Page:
‘But when he saw the wind, he was afraid, and beginning to sink he cried out, “Lord, save me.” He said, “Come.” So Peter got out of the boat and walked on the water and came to Jesus. ‘
While I was reading Matthew 14, I came across the text above and thought about how Peter might have felt when he recognized what was going on as he got out of the boat to walk on the water. The issue at hand was not that Peter got on the water. He wasn’t afraid of that. What caused him to fear was the wind. The wind is unseen. Sure, the effects of the wind are noticeable. However, the wind itself is not.
We are not so different than Peter. We have great fears about unseen things every day. We fear sickness, death, failure, etc. These fears rob us of the great things that God has in store for us.
Although we have been talking about the invisibility of fear, we simply cannot ignore the tangibility of fear. In the 1930s, we witnessed one of the most difficult times in United States history. At this time in history, the United States was in midst of the Great Depression and there was a lot of fear throughout the country. There were not enough jobs, money, food, etc. Franklin D. Roosevelt spoke in his inauguration address on March 4, 1933, where he attested;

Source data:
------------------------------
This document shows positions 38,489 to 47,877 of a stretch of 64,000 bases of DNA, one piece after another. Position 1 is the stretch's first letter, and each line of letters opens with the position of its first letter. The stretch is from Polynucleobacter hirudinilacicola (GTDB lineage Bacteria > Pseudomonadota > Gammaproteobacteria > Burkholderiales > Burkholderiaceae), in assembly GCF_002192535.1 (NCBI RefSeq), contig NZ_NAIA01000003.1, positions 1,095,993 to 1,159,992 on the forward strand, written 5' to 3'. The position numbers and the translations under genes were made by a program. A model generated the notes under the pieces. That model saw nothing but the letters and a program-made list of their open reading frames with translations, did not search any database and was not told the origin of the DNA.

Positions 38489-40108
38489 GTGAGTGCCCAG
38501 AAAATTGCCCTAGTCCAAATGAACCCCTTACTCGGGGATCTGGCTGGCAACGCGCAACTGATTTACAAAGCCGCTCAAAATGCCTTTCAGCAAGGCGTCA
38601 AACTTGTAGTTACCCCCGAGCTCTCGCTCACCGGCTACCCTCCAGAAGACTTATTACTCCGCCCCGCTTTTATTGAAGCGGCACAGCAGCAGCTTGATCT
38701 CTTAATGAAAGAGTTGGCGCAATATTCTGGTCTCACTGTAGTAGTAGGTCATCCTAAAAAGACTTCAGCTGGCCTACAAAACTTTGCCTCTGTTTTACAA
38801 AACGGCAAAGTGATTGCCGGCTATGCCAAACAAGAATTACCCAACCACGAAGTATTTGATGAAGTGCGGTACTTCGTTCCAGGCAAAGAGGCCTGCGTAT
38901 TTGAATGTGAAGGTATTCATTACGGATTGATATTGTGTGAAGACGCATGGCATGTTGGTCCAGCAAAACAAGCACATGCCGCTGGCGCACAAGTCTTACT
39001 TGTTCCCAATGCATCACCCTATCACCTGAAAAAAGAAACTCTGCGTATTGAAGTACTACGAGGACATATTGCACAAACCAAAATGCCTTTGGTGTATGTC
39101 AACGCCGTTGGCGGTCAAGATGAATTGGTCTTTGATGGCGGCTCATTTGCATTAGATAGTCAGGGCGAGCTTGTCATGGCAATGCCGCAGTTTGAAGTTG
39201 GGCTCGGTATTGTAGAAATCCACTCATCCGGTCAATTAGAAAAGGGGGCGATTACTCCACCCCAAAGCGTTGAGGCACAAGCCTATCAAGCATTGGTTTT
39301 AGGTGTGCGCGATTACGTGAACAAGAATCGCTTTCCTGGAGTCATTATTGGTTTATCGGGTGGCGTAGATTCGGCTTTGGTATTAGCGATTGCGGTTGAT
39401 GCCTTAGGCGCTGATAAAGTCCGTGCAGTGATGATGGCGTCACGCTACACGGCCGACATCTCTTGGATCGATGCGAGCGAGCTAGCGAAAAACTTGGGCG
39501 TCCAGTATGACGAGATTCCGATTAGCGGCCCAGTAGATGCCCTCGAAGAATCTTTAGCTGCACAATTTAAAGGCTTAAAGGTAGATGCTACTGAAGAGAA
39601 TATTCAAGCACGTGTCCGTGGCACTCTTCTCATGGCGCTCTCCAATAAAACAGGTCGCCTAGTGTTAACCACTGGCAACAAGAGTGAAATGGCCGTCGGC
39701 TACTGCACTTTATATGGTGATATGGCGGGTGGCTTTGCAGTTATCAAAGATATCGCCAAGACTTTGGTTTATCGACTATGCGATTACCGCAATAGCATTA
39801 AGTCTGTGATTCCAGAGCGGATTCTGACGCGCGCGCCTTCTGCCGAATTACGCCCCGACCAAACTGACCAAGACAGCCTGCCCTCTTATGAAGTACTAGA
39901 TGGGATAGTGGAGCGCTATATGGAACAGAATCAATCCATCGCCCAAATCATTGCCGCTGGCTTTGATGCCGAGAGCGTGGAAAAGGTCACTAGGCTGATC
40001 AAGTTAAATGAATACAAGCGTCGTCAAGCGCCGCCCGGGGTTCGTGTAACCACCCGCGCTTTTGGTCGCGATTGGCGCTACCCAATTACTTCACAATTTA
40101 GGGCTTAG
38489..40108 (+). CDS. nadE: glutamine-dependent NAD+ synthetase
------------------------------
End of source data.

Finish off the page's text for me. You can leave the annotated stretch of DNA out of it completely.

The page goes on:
“So, first of all, let me assert my firm belief that the only thing we have to fear is…fear itself — nameless, unreasoning, unjustified terror which paralyzes needed efforts to convert retreat into advance. In every dark hour of our national life a leadership of frankness and of vigor has met with that understanding and support of the people themselves which is essential to victory. And I am convinced that you will again give that support to leadership in these critical days.”
It would have been easy for the citizens of our country to panic and many of them did. However, it birthed one of the greatest generations. Each person who came out on the other side were better for it.
As I was studying for this post, I came across this thought from entrepreneur Sandi Krakowski who said;
“FEAR is faith in the wrong kingdom. Fear is believing in the lies more than the truth. Fear is trusting in loss more than blessing. Fear is partnering with the enemy rather than all of heaven!”